Exciting news over the weekend: Negotiating panels from the government and the Moro Islamic Liberation Front agreed on the fourth and final annex to the Framework Agreement on the Bangsamoro.
That means the Bangsamoro Transition Commission has enough guidance to come out with a draft for the Bangsamoro basic law that it will submit to Congress. The expectation being Congress will then pass the law, paving the way for a plebiscite to create a new Bangsamoro entity to replace the Autonomous Region in Muslim Mindanao.
I was lucky enough to be at the newsroom (but not lucky enough to be in Kuala Lumpur, where the talks were held) when the news broke. The feeling was not unlike the near-tears I had on January 20, 2001 after Gloria Macapagal-Arroyo took her oath as President.
This was something historic—it’s easy to take historic things for granted in this job—and I was grateful to have been part of it in some small way.
Said small way being doing stories on the peace process over the years.* The peace process is one of the issues I have written on for pretty much every media outfit I have worked for in the past five years.
In fact, my first banner story for this tiny tabloid was on the peace process. Rather, on its failure.
This was in 2008, when the scrapping of the Memorandum of Agreement on Ancestral Domain sparked fighting that residents of affected areas have yet to recover from.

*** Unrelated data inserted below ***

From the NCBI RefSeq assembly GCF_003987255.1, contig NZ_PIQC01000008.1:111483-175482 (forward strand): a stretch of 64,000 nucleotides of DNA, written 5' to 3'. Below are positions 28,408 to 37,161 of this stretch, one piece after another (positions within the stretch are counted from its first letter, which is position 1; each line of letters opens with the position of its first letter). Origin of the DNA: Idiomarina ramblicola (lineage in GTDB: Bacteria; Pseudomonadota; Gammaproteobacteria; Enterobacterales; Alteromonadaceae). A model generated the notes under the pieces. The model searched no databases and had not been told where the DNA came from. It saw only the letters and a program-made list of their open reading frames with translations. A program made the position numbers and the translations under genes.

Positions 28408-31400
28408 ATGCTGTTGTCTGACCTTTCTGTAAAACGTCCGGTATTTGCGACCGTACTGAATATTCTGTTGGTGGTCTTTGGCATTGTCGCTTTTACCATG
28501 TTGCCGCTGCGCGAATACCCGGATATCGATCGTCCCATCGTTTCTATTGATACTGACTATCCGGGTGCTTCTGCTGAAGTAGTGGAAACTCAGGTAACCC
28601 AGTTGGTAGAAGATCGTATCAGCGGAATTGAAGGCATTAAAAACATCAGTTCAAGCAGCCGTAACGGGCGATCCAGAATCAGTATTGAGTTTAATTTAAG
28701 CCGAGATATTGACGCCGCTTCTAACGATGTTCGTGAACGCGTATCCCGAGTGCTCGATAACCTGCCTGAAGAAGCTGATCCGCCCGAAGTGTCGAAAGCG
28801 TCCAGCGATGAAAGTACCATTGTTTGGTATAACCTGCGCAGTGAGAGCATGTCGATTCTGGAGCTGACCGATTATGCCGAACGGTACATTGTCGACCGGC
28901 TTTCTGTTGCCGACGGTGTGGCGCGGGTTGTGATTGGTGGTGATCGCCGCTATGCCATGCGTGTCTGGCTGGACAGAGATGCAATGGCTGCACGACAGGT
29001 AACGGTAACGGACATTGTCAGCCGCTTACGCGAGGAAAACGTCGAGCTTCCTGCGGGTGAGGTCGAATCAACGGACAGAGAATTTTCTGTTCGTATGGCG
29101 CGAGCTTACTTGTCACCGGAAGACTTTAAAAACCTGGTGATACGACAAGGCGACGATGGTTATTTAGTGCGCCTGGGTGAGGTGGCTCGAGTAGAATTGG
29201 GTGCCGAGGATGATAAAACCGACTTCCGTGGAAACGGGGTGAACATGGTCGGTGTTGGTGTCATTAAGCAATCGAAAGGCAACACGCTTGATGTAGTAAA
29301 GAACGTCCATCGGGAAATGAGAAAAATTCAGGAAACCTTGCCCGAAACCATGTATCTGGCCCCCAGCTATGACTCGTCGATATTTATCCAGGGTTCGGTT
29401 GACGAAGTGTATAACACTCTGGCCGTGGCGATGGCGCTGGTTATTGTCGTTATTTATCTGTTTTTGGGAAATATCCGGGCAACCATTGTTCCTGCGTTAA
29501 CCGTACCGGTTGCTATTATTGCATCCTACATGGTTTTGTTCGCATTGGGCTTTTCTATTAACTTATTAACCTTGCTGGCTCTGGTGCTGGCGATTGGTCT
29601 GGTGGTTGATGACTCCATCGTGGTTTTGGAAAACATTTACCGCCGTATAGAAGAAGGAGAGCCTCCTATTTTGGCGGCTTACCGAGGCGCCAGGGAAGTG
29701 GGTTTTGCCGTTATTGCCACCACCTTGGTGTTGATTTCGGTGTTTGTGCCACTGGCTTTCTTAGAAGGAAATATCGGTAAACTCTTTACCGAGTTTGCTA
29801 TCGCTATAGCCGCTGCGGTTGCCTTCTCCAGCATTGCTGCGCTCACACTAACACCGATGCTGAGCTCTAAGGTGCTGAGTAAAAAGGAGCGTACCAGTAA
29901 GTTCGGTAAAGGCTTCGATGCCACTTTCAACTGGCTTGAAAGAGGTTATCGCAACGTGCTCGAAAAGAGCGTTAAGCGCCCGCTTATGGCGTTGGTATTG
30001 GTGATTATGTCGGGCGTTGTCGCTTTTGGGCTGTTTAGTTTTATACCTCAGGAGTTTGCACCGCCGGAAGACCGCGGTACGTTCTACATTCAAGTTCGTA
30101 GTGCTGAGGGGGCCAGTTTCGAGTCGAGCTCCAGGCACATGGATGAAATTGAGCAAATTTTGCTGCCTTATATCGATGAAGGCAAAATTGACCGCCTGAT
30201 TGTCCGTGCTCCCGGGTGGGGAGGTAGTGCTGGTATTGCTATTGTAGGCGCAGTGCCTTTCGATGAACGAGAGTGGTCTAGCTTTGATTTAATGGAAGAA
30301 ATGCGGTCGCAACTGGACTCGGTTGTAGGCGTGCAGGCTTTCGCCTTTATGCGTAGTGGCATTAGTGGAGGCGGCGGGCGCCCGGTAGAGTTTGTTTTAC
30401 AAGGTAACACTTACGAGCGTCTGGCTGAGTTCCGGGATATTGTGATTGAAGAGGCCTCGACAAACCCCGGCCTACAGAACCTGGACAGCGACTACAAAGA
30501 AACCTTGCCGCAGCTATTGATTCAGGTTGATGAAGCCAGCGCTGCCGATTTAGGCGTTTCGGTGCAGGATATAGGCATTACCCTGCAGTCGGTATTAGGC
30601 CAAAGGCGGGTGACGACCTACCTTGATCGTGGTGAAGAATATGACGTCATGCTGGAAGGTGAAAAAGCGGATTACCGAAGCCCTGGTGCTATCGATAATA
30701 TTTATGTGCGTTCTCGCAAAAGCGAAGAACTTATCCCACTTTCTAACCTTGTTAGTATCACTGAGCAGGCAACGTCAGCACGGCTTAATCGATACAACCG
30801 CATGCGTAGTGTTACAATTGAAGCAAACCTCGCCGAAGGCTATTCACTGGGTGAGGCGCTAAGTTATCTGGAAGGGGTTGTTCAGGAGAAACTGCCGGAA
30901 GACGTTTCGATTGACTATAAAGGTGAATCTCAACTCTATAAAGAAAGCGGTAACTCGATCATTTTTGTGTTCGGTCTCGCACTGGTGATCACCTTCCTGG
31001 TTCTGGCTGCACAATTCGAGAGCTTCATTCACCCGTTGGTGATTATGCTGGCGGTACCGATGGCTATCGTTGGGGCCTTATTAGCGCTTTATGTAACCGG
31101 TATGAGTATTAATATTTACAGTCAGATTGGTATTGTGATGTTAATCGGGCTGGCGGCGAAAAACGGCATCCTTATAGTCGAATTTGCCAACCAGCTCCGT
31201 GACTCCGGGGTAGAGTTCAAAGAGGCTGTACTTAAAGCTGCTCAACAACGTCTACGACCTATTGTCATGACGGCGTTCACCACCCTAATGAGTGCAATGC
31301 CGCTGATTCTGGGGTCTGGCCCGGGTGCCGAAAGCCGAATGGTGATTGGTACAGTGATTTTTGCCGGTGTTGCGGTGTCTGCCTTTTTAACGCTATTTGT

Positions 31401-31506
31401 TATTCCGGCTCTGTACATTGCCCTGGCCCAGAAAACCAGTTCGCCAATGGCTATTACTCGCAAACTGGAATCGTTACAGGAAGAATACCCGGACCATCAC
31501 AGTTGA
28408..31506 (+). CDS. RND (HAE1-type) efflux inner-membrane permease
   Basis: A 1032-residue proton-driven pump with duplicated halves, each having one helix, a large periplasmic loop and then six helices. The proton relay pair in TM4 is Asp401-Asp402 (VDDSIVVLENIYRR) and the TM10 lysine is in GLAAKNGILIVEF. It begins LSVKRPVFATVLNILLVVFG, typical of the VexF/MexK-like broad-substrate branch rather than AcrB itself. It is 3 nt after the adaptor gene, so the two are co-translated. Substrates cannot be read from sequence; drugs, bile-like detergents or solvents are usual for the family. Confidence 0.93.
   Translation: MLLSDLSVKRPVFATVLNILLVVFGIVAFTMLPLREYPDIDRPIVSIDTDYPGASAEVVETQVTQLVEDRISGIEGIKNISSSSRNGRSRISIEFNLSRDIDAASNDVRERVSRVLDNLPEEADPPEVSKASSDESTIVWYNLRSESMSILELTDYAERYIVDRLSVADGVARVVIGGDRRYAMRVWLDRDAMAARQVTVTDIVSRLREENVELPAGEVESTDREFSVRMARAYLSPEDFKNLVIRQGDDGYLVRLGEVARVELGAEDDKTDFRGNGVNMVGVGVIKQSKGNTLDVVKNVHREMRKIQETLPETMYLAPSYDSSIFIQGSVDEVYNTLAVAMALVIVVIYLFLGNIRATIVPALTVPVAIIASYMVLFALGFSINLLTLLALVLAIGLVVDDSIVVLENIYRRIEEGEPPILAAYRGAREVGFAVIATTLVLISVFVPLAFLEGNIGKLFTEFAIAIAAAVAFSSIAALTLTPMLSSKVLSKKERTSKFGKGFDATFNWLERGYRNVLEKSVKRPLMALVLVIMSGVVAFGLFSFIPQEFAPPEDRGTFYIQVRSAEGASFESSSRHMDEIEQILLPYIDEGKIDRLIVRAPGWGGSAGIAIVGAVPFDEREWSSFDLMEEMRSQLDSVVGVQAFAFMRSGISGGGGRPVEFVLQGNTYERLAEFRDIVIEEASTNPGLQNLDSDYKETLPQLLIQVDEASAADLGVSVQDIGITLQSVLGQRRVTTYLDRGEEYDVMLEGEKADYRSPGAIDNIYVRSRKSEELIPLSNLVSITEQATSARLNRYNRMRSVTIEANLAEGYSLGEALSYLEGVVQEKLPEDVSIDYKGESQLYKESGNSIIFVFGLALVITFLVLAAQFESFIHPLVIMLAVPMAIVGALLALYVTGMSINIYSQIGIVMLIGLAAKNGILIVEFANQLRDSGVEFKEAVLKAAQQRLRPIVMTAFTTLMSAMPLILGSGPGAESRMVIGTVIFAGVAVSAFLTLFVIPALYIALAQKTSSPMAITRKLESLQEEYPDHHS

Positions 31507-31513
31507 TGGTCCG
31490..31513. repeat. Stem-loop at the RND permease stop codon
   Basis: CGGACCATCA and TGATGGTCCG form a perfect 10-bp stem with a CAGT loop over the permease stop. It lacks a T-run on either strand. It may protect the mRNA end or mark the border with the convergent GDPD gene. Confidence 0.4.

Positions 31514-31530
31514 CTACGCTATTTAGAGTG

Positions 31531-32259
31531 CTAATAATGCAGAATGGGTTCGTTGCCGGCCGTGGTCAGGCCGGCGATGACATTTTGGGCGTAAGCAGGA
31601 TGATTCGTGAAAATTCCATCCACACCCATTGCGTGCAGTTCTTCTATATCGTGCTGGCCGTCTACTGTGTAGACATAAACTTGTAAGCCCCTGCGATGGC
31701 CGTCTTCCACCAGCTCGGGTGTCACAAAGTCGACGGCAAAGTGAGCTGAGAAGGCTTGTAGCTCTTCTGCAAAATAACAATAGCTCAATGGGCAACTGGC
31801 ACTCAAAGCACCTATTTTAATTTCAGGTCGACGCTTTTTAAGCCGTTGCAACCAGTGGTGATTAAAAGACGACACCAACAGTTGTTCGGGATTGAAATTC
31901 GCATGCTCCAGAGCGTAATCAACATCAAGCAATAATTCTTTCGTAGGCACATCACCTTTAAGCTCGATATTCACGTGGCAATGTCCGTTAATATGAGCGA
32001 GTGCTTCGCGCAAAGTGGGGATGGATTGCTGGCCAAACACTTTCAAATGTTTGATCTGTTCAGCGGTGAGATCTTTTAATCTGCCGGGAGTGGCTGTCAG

Things have changed since then although there are still a lot of changes to be made.
The peace process in Mindanao is a long way from completion, but the peace panel hopes to have the Bangsamoro basic law passed by 2016. If I play things right (by not dying, and not losing my job, for example), I hope to get to report on that too.
At an unrelated conference at the UP College of Law several years ago, then college dean Marvic Leonen challenged reporters present to follow a case through the years to track how the justice system works. Challenge accepted, I guess, although in a completely different field.
*An even smaller way: Singing a very bad rendition of “Livin’ on a Prayer” in front of the presidential peace adviser on a reporting trip to ARMM. It was terrible. Here is a story from that trip, albeit without mention of the massacred song.